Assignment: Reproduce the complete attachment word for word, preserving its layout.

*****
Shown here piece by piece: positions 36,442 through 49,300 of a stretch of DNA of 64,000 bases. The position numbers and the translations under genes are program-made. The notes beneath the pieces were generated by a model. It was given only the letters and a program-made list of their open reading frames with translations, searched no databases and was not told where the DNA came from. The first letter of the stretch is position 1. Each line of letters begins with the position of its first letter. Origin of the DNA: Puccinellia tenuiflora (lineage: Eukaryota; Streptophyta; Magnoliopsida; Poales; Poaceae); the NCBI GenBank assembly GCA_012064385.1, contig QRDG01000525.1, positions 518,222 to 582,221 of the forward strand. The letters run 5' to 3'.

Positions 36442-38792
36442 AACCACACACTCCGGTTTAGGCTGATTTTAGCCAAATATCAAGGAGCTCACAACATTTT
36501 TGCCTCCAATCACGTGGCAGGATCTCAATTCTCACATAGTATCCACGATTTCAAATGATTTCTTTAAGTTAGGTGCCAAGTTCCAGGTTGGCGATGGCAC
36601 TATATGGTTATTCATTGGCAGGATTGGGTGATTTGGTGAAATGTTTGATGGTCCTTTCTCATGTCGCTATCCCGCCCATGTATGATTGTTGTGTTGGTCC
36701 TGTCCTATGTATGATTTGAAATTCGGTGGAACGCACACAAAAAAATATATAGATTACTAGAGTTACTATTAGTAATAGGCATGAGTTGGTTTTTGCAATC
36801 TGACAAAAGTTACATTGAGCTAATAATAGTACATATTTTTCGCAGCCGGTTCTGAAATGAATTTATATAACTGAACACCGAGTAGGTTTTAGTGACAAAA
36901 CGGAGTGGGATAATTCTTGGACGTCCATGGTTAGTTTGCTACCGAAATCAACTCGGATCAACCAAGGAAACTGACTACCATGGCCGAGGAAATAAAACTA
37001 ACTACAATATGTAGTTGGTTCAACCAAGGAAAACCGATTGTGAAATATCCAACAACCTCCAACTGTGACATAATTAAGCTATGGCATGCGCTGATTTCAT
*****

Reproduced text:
Shown here piece by piece: positions 36,442 through 49,300 of a stretch of DNA of 64,000 bases. The position numbers and the translations under genes are program-made. The notes beneath the pieces were generated by a model. It was given only the letters and a program-made list of their open reading frames with translations, searched no databases and was not told where the DNA came from. The first letter of the stretch is position 1. Each line of letters begins with the position of its first letter. Origin of the DNA: Puccinellia tenuiflora (lineage: Eukaryota; Streptophyta; Magnoliopsida; Poales; Poaceae); the NCBI GenBank assembly GCA_012064385.1, contig QRDG01000525.1, positions 518,222 to 582,221 of the forward strand. The letters run 5' to 3'.

Positions 36442-38792
36442 AACCACACACTCCGGTTTAGGCTGATTTTAGCCAAATATCAAGGAGCTCACAACATTTT
36501 TGCCTCCAATCACGTGGCAGGATCTCAATTCTCACATAGTATCCACGATTTCAAATGATTTCTTTAAGTTAGGTGCCAAGTTCCAGGTTGGCGATGGCAC
36601 TATATGGTTATTCATTGGCAGGATTGGGTGATTTGGTGAAATGTTTGATGGTCCTTTCTCATGTCGCTATCCCGCCCATGTATGATTGTTGTGTTGGTCC
36701 TGTCCTATGTATGATTTGAAATTCGGTGGAACGCACACAAAAAAATATATAGATTACTAGAGTTACTATTAGTAATAGGCATGAGTTGGTTTTTGCAATC
36801 TGACAAAAGTTACATTGAGCTAATAATAGTACATATTTTTCGCAGCCGGTTCTGAAATGAATTTATATAACTGAACACCGAGTAGGTTTTAGTGACAAAA
36901 CGGAGTGGGATAATTCTTGGACGTCCATGGTTAGTTTGCTACCGAAATCAACTCGGATCAACCAAGGAAACTGACTACCATGGCCGAGGAAATAAAACTA
37001 ACTACAATATGTAGTTGGTTCAACCAAGGAAAACCGATTGTGAAATATCCAACAACCTCCAACTGTGACATAATTAAGCTATGGCATGCGCTGATTTCAT